(i) If cost of production is equal then selling price is considered.

(ii) If unequal is the cost of production then cost price = net price.

Economic Principle # 7. Cost Concepts and Cost Principles:


This is an important principle in deciding to make investment and helps the farm manager as to how to make investments. This also helps up-to what extent the investment should be made in an enterprise.

There are two main costs viz.,

(1) Fixed Cost:

This cost is there whatever may be the level of production but it can be reduced on per unit basis if the scale of production is increased.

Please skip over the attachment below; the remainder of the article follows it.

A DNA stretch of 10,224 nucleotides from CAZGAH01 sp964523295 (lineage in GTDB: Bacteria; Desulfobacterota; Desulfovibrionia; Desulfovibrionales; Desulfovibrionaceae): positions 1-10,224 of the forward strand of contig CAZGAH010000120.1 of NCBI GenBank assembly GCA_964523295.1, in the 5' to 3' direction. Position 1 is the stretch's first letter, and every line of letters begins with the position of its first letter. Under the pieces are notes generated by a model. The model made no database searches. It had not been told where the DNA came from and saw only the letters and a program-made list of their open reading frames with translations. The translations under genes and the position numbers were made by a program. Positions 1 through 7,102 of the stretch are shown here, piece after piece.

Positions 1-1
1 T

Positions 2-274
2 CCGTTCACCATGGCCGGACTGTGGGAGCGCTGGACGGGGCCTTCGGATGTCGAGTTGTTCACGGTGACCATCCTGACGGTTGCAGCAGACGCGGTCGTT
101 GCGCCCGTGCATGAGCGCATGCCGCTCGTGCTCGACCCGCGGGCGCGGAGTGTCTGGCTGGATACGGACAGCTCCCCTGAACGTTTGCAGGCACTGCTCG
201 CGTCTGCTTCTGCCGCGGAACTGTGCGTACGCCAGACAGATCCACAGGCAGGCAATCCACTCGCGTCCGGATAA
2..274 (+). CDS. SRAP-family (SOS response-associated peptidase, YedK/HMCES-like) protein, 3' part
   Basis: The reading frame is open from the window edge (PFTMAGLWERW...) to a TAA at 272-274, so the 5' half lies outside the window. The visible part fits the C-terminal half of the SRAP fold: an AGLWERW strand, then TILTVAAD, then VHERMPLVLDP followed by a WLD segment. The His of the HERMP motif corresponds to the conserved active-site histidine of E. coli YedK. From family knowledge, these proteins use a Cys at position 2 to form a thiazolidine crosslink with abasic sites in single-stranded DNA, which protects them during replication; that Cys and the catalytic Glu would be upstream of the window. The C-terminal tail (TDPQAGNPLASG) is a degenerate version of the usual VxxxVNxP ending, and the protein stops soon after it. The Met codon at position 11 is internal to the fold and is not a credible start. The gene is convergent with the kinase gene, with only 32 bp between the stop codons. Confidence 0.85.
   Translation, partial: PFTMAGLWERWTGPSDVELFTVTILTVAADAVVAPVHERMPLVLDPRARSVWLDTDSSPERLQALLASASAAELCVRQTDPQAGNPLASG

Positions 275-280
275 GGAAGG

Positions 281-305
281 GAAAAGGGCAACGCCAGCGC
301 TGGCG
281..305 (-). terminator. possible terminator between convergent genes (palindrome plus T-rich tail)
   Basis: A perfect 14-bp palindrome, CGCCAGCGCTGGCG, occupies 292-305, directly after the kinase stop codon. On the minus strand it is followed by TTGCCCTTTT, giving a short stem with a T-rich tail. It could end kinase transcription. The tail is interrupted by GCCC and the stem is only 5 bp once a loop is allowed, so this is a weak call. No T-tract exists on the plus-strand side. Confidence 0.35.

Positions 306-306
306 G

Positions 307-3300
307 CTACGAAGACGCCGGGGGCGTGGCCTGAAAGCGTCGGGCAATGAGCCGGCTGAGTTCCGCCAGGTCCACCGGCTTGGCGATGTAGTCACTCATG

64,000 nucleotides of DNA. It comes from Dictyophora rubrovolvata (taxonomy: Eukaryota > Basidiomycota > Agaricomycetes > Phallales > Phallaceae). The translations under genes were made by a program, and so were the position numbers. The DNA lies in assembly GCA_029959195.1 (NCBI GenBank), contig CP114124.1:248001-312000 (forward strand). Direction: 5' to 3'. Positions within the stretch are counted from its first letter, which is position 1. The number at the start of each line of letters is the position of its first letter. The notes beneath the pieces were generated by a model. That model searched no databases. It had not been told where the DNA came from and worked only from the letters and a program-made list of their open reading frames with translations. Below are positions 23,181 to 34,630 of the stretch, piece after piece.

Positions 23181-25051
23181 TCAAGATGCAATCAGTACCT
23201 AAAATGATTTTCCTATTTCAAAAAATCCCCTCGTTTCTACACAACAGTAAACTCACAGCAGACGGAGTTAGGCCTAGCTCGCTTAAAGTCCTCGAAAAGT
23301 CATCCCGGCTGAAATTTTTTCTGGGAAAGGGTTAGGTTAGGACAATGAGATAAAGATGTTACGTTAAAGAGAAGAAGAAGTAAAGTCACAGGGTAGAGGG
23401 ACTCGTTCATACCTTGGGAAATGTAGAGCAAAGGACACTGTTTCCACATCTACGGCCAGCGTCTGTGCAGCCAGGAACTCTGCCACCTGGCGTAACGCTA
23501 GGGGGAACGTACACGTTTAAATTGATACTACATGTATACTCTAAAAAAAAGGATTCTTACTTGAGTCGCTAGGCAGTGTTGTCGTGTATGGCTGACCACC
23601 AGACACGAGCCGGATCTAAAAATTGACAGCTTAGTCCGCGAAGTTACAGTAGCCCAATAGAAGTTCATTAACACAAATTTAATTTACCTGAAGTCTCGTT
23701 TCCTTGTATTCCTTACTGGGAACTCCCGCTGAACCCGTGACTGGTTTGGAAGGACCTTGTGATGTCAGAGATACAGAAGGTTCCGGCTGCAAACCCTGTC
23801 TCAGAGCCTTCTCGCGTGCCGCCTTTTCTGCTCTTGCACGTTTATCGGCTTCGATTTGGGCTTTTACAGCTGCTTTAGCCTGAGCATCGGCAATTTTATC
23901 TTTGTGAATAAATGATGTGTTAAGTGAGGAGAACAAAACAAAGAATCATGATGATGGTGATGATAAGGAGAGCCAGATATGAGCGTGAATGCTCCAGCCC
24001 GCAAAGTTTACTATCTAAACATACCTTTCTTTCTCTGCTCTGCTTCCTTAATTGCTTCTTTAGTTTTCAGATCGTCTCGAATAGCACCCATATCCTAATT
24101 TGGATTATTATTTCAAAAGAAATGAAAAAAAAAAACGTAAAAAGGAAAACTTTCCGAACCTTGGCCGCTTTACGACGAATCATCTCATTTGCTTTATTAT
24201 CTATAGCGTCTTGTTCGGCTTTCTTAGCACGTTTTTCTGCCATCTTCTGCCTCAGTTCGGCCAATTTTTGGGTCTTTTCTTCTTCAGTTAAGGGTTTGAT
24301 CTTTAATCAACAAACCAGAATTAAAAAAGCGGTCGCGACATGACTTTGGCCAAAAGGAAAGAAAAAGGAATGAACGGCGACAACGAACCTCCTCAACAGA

(2) Variable Cost:

This cost varies with the level of production. This classification is for the short run but in the long run the total cost becomes variable cost.


Together these costs make total cost. Again, these costs are further divided into: Average fixed cost, average variable cost, average total cost and marginal cost. In all there are seven costs.

Cost concepts in relation to decision making: These are: Cost A1, Cost A2, Cost B, and Cost C.

Cost A1 includes:

(a) Explicit cost:

This comprises of: wages of hired labour, bullock labour (hired or owned or both), value of seed, manures, fertilizers, plant protection, irrigation charges and revenue.

(b) Implicit Cost: